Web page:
01 October 2011

Going out In Andorra La Vella

Andorra's capital and largest city, Andorra la Vella is a cluttered nest of tax-free shopping emporiums and bulk-tobacco stores. The old town isn't all that impressive, the thump of clothing-store music fills the air, the steep valley sides prompt claustrophobia. Sure, people visit. They might even spend the night. But they probably won't stay for long.
And that's why going out in Andorra la Vella is so much fun. Outside the main tourist center, away from the bright lights and fistfulls of shopping bags, there are enough interesting, local bars to make anyone forget about the main drag.
Crossing from France into Andorra, the culture changes dramatically. The border signals a tipping point between Gallic and Iberian; the shift is reflected in the look of the people, in the food, in the language, in the hour that people eat. In Andorra, tapas are often just called snacks. Food is taken late, but bars are busy early. The French separation between food and barstools is gone, replaced by a casual relationship between the two which extends from the bakery to the serious watering hole. Food is everywhere, liquor is everywhere.
Where the electronics stores end, the small canteens begin - Andorra la Vella's two best stretches for bar hopping are at both ends of the center. Avinguda del Doctor Mitjavila, to the east, has a number of relaxed local spots - our two favorites are Snack Bar Diva, pictured above, and BO, a small gourmet store with a few tables. At BO, we ate delicate anchovies and cured pernil with wine. The owner poured everyone free glasses of cava and gave us a pair of delicious oysters before we left. At Diva, the same regulars seem to occupy their spaces along the bar all day, smoking constantly and eating bocadillos for sustenance.
On the other side of the valley town, a loop of low-key bars is created by Carrer de la Ciutat de Valls and Avinguda del Princep Benlloch. Few of the establishments could be described as simply as "bar" - most of them serve food and some even have rooms to let. Each has its cadre of patrons, most of whom eat a little and talk a lot. Children sit sleeping next to their parents, heads down on the table. Something small is served with each drink: hazlenuts at one place; croquetas at another; tiny, hard olives at a third. Picking a place to drink on this side of town is like window shopping; just stroll along until the atmosphere seems right.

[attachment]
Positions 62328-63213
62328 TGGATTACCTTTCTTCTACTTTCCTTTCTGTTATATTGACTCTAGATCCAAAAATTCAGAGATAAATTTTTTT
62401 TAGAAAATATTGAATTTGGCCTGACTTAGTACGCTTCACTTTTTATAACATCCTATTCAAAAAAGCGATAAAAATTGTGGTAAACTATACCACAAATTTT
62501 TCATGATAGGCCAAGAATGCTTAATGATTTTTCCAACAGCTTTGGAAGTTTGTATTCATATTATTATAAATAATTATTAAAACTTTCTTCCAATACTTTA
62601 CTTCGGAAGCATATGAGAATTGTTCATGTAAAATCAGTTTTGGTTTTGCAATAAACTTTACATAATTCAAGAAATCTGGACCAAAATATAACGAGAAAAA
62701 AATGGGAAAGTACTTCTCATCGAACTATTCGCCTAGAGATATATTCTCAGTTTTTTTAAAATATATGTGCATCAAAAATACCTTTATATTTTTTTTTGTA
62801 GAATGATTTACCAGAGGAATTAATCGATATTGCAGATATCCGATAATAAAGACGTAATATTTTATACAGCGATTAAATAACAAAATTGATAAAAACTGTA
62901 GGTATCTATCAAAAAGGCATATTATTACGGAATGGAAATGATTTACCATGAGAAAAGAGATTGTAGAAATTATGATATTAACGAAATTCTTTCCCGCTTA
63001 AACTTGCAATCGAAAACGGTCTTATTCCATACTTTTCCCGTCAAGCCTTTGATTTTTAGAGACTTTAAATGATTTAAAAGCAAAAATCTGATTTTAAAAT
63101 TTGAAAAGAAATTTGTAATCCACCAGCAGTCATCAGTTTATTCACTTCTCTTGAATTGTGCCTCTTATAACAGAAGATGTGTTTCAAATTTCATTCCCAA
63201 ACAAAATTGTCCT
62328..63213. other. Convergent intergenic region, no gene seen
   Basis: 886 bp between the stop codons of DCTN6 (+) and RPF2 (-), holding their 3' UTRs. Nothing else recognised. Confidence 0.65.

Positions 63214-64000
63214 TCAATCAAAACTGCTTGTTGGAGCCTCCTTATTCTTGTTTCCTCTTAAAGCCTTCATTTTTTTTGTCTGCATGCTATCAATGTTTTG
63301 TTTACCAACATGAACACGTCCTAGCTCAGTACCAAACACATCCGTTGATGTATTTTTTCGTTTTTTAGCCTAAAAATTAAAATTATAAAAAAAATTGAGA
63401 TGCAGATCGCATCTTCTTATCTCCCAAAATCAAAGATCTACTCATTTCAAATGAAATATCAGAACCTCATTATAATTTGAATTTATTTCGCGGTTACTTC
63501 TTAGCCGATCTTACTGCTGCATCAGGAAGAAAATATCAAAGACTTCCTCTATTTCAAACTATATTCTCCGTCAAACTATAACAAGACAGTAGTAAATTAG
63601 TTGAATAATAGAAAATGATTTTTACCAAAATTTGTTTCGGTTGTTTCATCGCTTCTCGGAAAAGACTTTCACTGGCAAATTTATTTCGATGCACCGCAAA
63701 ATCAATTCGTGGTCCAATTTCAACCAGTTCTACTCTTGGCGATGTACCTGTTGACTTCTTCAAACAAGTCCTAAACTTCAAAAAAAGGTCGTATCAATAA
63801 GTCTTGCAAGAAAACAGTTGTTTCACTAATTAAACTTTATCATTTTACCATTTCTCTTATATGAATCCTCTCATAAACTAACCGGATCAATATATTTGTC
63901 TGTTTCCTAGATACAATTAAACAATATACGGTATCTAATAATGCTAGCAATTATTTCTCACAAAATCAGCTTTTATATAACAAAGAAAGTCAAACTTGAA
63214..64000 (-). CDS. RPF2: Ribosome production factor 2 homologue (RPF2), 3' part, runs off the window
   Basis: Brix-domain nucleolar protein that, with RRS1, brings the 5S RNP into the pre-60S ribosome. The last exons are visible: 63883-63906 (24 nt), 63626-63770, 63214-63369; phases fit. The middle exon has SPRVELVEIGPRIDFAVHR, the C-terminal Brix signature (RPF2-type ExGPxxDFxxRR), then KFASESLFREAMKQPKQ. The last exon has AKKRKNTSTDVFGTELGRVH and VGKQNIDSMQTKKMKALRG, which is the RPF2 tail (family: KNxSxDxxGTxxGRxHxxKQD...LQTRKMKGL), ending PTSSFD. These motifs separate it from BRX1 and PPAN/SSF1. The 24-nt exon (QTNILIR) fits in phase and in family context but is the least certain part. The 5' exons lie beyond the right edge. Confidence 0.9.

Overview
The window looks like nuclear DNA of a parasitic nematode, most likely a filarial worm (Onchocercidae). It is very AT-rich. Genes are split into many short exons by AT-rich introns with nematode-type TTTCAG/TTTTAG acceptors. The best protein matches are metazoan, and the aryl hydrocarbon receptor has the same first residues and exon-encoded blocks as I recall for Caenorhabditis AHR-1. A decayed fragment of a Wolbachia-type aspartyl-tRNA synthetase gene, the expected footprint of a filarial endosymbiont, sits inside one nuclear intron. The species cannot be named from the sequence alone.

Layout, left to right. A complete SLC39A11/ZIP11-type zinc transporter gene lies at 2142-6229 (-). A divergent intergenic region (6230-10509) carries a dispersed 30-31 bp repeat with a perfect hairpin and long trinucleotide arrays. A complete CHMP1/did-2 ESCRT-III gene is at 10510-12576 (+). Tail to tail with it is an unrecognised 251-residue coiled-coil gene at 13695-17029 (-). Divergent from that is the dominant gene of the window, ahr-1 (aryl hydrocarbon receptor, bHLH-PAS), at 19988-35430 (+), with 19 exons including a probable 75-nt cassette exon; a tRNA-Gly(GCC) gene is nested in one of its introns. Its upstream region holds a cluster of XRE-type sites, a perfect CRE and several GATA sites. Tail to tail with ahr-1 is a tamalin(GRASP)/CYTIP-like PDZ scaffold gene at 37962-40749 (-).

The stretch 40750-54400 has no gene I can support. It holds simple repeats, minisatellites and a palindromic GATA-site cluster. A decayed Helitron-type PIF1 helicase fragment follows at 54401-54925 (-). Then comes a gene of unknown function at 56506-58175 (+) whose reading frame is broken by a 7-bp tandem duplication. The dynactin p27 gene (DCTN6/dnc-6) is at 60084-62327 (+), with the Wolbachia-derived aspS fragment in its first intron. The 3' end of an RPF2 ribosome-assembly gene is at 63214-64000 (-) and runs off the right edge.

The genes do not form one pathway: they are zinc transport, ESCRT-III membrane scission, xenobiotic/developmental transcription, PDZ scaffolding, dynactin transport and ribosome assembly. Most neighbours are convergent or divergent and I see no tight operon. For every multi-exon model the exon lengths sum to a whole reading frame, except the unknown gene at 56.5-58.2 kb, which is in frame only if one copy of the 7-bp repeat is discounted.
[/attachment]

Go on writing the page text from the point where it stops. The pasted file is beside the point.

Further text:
Andorra la Vella has a way of feeling both frenetic and sleepy. It's been slightly sleazy for a long time, fueled by a sense that the land is hidden away from the strict eyes of Europe. Tourists have always come looking for theft-level bargains, and they've never stayed too long. It's why life on the outskirts feels so undisturbed, and why wandering into a tavern off the primary strip can still prompt more curiosity than rolled eyes.
These tabernas were the perfect place to land, amongst the colors and voices, and they have us excited about the next stretch of our journey. Cresting the Pyrenees, tasting new flavors, sipping new types of wine, losing track of the rapid language, it seems that the whole of the Iberian peninsula is spread out below us. It's hard not to take in too much of it at once.


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